Using computers to view the unseen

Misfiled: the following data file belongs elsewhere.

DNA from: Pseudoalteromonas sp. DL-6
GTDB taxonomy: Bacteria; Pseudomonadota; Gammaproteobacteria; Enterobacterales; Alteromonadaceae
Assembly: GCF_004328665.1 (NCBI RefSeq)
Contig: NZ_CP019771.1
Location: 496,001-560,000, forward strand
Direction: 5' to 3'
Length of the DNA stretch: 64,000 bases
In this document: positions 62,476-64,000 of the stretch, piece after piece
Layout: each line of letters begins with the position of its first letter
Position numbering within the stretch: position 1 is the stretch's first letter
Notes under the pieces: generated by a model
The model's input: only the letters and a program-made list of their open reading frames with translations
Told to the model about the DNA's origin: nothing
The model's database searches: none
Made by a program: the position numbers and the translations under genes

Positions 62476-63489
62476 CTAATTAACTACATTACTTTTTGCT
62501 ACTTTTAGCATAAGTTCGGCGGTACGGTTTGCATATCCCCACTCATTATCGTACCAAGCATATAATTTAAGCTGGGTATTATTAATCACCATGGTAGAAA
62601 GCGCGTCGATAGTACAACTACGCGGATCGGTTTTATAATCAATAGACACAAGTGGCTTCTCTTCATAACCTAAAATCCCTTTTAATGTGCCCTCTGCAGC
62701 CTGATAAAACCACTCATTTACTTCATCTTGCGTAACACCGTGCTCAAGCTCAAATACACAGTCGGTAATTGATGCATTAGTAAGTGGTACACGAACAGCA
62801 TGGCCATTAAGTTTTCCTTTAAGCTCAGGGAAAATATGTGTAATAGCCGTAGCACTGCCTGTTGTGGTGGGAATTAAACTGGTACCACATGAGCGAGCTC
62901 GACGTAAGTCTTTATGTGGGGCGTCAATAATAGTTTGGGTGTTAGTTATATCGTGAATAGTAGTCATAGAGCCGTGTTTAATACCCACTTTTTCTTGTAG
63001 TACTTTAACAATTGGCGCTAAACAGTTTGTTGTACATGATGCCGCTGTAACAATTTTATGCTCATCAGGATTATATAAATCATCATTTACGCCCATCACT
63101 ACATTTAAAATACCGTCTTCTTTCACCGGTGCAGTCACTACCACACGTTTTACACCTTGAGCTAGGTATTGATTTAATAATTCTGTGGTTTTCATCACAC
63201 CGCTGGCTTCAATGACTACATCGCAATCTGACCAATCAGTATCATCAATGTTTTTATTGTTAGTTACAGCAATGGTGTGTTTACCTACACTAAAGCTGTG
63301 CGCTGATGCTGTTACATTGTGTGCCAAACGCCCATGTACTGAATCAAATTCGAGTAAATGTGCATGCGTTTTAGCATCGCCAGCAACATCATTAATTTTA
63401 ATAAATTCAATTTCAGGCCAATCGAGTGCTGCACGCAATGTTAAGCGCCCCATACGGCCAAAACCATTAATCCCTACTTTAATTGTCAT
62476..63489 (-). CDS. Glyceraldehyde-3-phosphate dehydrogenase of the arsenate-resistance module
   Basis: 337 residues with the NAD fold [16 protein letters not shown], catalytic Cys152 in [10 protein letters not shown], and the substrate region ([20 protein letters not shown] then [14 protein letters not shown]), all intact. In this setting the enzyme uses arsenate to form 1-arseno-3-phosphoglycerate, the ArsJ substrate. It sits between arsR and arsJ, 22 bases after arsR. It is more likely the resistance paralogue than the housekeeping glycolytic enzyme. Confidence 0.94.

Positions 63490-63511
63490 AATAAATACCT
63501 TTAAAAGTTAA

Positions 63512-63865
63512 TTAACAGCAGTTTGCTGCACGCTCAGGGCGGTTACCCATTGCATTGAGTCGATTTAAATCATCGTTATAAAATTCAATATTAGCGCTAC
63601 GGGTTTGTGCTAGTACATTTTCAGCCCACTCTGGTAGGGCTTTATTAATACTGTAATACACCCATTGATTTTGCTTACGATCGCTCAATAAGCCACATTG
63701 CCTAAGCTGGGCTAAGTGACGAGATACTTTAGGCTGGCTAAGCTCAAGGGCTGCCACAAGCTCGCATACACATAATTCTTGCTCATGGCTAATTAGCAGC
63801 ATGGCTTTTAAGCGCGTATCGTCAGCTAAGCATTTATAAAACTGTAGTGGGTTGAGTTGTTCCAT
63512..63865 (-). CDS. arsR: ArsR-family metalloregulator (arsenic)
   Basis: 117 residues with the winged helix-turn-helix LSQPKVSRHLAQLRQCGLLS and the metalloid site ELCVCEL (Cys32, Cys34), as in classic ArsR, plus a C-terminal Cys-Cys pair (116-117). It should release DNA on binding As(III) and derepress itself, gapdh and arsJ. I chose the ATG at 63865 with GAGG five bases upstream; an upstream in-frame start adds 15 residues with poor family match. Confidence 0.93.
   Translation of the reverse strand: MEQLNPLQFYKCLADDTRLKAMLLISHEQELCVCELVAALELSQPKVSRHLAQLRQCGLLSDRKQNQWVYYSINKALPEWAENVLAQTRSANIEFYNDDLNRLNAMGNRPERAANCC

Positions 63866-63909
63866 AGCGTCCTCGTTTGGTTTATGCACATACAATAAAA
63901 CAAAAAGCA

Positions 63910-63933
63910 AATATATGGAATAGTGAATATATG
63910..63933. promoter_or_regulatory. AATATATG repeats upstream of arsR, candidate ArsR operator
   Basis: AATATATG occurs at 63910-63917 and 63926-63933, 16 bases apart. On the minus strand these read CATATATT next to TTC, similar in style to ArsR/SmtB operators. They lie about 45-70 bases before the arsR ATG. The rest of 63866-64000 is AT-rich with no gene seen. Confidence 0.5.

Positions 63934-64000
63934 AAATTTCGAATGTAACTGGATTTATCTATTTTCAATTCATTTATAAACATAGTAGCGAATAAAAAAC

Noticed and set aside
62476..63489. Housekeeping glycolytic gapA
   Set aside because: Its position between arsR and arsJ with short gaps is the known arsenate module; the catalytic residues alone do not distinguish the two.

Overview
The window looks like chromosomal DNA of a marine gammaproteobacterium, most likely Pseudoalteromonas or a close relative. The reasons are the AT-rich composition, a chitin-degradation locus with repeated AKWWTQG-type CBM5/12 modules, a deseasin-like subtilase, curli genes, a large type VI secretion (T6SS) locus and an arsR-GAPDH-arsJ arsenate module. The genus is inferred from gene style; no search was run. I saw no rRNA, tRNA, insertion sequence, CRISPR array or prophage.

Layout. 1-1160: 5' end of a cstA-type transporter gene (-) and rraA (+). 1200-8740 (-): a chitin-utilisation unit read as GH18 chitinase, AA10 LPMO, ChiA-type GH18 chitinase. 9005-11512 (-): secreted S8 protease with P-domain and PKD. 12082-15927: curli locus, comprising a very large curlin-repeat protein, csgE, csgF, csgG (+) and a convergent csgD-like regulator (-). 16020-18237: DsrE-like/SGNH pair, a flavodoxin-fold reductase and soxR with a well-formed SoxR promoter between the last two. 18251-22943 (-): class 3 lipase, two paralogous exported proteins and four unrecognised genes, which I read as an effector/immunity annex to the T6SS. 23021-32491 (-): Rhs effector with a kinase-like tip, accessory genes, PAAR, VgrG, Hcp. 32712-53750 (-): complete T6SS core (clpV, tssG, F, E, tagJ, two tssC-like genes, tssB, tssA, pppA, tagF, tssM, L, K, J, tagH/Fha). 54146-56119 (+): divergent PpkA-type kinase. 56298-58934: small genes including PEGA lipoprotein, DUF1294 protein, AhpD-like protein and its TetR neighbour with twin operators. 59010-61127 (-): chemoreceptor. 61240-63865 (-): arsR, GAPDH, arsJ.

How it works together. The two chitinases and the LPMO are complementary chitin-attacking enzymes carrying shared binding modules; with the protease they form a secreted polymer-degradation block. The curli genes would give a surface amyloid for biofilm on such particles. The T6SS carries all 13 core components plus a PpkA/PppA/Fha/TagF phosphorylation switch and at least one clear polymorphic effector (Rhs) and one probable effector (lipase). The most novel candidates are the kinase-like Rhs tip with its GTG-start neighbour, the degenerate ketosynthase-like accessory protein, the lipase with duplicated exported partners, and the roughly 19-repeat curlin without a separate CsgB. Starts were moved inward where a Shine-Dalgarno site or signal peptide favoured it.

Cameras and computers together can conquer some seriously stunning feats. Giving computers vision has helped us fight wildfires in California, understand complex and treacherous roads -- and even see around corners. Specifically, seven years ago a group of MIT researchers created a new imaging system that used floors, doors, and walls as "mirrors" to understand information about scenes outside a normal line of sight. Using special lasers to produce recognizable 3D images, the work opened up a realm of possibilities in letting us better understand what we can't see. Recently, a different group of scientists from MIT's Computer Science and Artificial Intelligence Laboratory (CSAIL) has built off of this work, but this time with no special equipment needed: They developed a method that can reconstruct hidden video from just the subtle shadows and reflections on an observed pile of clutter.

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